Because I love all fabrics and really bright colours (would you believe that I’m a bit obsessed with bright Kaffe Fassett prints?), it can be difficult for me to narrow down things that I’m quite drawn to, but don’t necessarily want to wear. The purple ‘cow print’ fabric arrived in the post, and I thought ‘why did you buy that?’. I was pretty certain that I’d fallen prey to that classic ‘love it but don’t want to wear it’ situation.

The pale lilac shade and the print both felt very ‘young’. Like something a Gen X would wear with mint mules. Fine for them, but not something for me necessarily.

Something obviously made me hold on to the fabric, and I’m quite taken by the final product! I like how there’s a pattern, but it’s still quite low-contrast, and how the purple shade will work with many of the other colours in my wardrobe.

Tarawi and Shoalhaven
A navy Shoalhaven Shacket with a Tarawi Shirt, Glebe Pants and McLean & Co scarf.

Navy has been a colour that I’ve been avoiding lately. Not because I don’t like it, and not because it doesn’t suit me, but because I found that it was bringing a lot of contrast to my outfits- contrast that I didn’t feel good in (read more musings from me on low-contrast combos). This discovery came after I finished this Shoalhaven (a project I was really pleased with), and then found I really wasn’t reaching for because it was too high-contrast and wasn’t bringing me joy.

The cozy navy brushed cotton twill I used for this Tarawi was fabric that I’d decided to use as a toile- I didn’t expect to finish it into a wearable garment. The fabric was so snuggly and nice, that I did end up finishing it and it ended up being a great match for the Shoalhaven. Together, they make a pairing that I’m comfortable in.

I’ve paired the shirt and shacket combo with these rust Woden shoes that I was having a hard time pairing until @naomi.joy.creates pointed out that if I had leather shoes this shade I’d consider them a neutral. I imagine with some kind of denim pants, this would be the ultimate combo to make navy feel not-so-high-contrast!

Tarawi and Belmore
Belmore Jacket, Tarawi Shirt, and Glebe Pants.

So both of these shirts were from fabric which I had decided ‘probably weren’t for me’. I thought they’d struggle to fit into my current wardrobe, and that I wouldn’t necessarily get much joy from wearing them, or a lot of use from them. I’ve been absolutely proven wrong, and the colours have raised quite a few questions (like, do I need some warm blue linen pants?)!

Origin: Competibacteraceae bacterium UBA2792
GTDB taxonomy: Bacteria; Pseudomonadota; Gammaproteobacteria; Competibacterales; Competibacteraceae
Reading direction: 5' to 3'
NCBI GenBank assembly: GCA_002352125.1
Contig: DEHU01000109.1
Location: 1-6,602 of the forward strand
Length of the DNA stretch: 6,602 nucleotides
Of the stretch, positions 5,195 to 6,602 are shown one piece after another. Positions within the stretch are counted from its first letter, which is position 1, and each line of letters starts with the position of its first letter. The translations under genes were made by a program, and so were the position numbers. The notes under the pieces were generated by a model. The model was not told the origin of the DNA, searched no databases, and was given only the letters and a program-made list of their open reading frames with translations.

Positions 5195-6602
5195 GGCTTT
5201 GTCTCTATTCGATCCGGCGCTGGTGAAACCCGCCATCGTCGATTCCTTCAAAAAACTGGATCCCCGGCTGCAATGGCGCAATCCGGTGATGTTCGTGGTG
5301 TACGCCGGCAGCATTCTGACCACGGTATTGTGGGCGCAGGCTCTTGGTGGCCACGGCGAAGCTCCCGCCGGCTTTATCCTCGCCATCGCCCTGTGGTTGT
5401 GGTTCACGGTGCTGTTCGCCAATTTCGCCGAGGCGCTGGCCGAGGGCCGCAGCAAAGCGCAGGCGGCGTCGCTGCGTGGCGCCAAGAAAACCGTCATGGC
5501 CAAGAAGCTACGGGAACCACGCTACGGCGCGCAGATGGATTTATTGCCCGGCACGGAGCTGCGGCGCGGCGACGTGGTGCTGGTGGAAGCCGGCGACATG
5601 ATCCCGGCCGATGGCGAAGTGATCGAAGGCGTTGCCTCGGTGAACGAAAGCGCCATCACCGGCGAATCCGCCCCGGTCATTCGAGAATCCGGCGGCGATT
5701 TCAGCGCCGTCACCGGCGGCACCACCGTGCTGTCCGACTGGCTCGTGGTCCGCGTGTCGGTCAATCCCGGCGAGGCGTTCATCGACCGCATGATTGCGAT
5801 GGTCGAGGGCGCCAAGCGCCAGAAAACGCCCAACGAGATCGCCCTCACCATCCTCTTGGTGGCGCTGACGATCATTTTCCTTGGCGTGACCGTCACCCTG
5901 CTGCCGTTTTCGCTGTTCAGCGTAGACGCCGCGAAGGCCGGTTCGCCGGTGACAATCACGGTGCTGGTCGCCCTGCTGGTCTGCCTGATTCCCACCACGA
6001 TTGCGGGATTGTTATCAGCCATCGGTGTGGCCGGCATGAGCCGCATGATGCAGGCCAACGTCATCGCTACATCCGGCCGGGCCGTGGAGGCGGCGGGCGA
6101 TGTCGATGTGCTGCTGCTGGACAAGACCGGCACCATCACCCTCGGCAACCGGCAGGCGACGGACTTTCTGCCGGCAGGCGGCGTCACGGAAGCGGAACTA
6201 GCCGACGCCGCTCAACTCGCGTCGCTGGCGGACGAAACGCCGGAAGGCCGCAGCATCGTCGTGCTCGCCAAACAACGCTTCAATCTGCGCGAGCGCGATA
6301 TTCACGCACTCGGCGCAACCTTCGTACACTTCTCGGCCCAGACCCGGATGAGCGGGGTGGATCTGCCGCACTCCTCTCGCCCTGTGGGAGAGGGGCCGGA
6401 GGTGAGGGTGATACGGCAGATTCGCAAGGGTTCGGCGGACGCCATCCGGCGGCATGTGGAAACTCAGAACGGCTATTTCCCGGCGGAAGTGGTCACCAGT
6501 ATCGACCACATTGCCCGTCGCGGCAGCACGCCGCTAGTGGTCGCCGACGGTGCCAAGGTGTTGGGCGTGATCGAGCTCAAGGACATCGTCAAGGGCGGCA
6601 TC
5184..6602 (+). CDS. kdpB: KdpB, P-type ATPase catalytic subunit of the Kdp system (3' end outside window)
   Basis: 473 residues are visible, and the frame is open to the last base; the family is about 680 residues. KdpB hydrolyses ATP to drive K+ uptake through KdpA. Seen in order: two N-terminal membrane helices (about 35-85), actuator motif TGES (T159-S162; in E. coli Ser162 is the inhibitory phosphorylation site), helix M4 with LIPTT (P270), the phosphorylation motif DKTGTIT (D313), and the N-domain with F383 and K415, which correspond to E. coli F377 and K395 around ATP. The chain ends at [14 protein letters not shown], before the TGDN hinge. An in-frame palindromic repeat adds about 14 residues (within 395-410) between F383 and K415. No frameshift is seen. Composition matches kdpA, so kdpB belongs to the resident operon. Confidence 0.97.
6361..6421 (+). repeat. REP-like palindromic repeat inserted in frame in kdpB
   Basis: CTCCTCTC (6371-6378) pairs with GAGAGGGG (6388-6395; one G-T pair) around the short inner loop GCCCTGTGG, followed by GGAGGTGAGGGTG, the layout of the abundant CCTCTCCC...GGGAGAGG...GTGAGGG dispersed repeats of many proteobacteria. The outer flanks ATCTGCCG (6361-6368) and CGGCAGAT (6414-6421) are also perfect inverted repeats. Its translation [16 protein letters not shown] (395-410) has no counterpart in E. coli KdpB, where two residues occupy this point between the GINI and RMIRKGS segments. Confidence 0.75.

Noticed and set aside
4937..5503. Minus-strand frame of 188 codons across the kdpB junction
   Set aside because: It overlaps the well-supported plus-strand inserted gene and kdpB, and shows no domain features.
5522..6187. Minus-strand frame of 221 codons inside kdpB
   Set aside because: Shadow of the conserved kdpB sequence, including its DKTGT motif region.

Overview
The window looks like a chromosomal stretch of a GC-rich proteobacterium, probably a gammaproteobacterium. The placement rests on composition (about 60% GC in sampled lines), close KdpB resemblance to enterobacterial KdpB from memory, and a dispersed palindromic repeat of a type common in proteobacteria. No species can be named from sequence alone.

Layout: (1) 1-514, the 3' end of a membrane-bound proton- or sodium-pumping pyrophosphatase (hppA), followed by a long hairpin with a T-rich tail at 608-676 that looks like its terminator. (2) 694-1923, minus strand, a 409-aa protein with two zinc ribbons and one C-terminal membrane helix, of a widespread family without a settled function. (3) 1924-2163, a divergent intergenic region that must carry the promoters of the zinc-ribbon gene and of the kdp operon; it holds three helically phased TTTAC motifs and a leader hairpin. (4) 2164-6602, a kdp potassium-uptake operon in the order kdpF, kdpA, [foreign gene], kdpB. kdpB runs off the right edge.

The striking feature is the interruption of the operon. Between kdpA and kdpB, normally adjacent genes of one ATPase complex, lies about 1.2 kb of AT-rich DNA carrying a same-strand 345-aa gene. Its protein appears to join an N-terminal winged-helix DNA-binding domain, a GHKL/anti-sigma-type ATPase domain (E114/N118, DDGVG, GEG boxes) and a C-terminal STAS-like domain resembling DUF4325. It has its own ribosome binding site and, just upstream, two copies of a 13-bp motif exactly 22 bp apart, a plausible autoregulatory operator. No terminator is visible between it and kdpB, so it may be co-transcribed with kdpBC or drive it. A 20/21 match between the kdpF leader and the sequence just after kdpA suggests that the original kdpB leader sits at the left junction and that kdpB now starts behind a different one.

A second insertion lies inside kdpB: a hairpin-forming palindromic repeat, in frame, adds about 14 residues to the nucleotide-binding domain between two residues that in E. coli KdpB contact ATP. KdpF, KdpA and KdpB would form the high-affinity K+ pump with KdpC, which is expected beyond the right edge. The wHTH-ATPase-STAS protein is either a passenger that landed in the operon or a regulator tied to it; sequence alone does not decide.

A+R Linen Tarawi

I’ve been on a Tarawi Shirt-making tear over the last wee while, which I suppose is to be expected when you’re preparing a shirt pattern for release into the world!

My latest version uses the 3″/8cm check linen from A+R Fabrics in Australia. I was planning a colour-blocked version because I didn’t think I had enough fabric for a full shirt, but as I was cutting I discovered that I could squeeze the full shirt out, so long as I wasn’t too fussy about pattern placement.

A and R Tarawi Shirt-47
I’m wearing a Tarawi Shirt over a Tarlee T-Shirt and Glebe Pants (the mask is the free Japanese Sewing Book 3D Mask)

This hot-off-the-machine Muna and Broad Tarawi Shirt uses the narrow-neck option which we added in for folks with proportionally small necks. My two other shirts that I’ve shared (see the purple one and the other blue one) both use the regular neckline.

With the addition of the narrow neck option, the Tarawi Shirt gives regular and narrow biceps, 4 cup-sizes and regular and narrow width necks. The hope is that this will give folks a great starting point! The size chart spans 36″-66″ (91-168cm) Bust and 41.5″-71.5″ (105-182cm) Hip, and Leila will grade the pattern up (at no extra size) if the size chart is too small to include you.

A and R Tarawi Shirt-51

My measurements: Upper bust 43″, full bust 48″, largest measurement 56/57″, lower hip 55″. I have quite narrow shoulders, and the 5″ difference in measurements between my upper and full bust is quite misleading because that’s not my actual cup size.

Size details: I made a Size D, based on my upper bust measurements, and used the 2+ front and the narrow neck. I graded out to a little past the Size E hip to accommodate for my largest measurement and I also added 1″ to the centre of the lower-back (the piece is cut on the fold so this gave me 2″ extra through the back).

A and R Tarawi Shirt-37

Future versions: Inspired by the lengthened versions that you can see in the hashtag #TarawiShirt, I’m thinking about a cosy mid-thigh length version from a warm fabric.

Check Tarawi

This week, the Tarawi Shirt is 15% off as part of our pre-order.

This is another View A of the new Tarawi Shirt pattern, and one that I had whipped up as a toile from this brushed cotton which I got on sale. It was so snuggly that I had to turn this toile into a finished shirt.

Check Tarawi front